Law Minister K. Shanmugam is unfazed by recent applications for judicial reviews, saying it is people's right to do so. He also tells Tham Yuen-C that changes to mandatory death penalty laws will lead to fewer people being sent to the gallows but that is not why it was amended. Rather, it tightens enforcement to better protect against the drug menace, while murder rates are low so Singapore can afford to relax the penalty for some categories.
There have been quite a few applications for judicial review recently, such as over Section 377A (criminalising sex between men) and from Faith Community Baptist Church (ordered to compensate a pregnant former employee sacked after committing adultery).
Q: How do you feel about people questioning the decisions of the Government?
There have been a few cases. I wouldn't say there have been a lot of cases. The right to apply (for judicial review), where it is fair or where it is properly applied for, is a matter for the courts. People have a right to apply and that has always been a part of our law. You must allow people to apply.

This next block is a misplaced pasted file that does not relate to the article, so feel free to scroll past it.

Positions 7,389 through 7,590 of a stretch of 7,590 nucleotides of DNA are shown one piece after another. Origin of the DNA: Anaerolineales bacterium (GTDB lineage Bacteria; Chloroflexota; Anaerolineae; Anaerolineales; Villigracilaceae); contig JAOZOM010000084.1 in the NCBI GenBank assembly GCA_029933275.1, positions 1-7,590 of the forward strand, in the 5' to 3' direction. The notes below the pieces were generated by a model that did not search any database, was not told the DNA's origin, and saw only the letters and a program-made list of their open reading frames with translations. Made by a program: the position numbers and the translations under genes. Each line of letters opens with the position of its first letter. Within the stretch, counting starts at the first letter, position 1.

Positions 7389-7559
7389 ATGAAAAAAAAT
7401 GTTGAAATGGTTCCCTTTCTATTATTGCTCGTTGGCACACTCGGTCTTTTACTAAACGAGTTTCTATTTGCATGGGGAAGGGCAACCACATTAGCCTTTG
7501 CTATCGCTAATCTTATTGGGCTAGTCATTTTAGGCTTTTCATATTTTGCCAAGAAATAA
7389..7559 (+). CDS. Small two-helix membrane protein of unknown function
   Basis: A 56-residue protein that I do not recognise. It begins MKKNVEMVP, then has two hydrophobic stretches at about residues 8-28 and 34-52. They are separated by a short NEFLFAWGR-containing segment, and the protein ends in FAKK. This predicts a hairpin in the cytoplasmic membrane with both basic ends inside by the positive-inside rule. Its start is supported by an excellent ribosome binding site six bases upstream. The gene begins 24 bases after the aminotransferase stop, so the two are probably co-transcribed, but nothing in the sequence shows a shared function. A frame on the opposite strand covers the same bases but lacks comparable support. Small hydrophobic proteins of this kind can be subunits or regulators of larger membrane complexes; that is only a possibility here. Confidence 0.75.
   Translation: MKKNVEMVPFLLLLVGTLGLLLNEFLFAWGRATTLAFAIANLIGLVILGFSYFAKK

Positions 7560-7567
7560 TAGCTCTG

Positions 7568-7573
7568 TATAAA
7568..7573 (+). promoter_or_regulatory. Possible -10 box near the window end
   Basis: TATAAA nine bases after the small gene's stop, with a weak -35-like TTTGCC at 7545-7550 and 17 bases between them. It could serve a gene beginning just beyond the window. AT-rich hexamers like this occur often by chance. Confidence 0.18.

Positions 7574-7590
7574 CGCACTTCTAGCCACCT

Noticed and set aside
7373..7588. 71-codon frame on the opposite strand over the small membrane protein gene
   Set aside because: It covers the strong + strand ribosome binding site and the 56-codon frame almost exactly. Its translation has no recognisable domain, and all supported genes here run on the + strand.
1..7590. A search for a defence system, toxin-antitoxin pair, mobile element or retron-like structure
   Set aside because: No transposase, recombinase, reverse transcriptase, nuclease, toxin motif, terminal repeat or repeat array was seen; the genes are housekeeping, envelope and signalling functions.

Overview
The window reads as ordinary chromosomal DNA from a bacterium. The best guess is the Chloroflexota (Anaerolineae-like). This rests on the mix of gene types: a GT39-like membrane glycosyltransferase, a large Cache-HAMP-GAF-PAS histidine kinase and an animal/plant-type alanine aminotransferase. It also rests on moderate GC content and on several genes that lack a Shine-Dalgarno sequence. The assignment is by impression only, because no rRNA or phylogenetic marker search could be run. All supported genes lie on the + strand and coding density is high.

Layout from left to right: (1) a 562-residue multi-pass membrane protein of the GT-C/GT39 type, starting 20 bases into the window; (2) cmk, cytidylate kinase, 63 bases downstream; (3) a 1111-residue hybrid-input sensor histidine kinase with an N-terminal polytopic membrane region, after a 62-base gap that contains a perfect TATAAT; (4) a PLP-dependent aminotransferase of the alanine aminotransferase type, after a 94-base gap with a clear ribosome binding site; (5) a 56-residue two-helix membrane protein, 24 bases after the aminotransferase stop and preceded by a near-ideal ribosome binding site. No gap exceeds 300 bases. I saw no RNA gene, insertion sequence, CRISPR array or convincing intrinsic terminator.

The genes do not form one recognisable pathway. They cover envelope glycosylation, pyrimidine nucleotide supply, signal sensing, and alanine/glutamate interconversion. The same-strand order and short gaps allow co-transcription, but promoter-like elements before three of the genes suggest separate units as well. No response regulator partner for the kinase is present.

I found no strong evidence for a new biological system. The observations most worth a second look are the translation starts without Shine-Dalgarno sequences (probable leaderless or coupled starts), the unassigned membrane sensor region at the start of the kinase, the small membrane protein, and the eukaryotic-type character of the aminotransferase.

Q: But as a minister, does it affect your work, or the work of the Government?
Doesn't really affect. In Singapore, we take the obligation to make sure the law complies with the Constitution very seriously. In fact, the previous Chief Justice explained that in other countries, say the United Kingdom, you have various districts with many statutory authorities, local councils. And they may not clear all their actions through lawyers, at least in the past. So these actions may be ultra vires (beyond one's legal power or authority) and you might then find some are successfully challenged.
In Singapore, every piece of legislation is first drafted and vetted by the Attorney-General's Chambers (AGC) and run through the Ministry of Law, where independently, we look at it to make sure that it doesn't contravene the Constitution. Legislation also has to be looked at by the Presidential Council for Minority Rights to see whether there are any possible breaches. So every piece of legislation has been first looked at for constitutional compliance.
Separately, actions by ministries, administrative actions can also be judicially reviewed. But usually they will make sure that they have received advice from the AGC's office, and some ministries have lawyers in-house.
So the likelihood that a piece of legislation is ultra vires is not very high. We have a careful system of checks and balances.
So as a minister, does it impact me? No. I carry on as per usual as I have always been aware that legislation and action can be challenged, and we have put in a system that seeks to minimise that by making sure that in the first place we don't contravene.
Q: Do you feel that the Government's actions are increasingly being challenged more?
I don't know that I will draw that conclusion. These are rights that people have.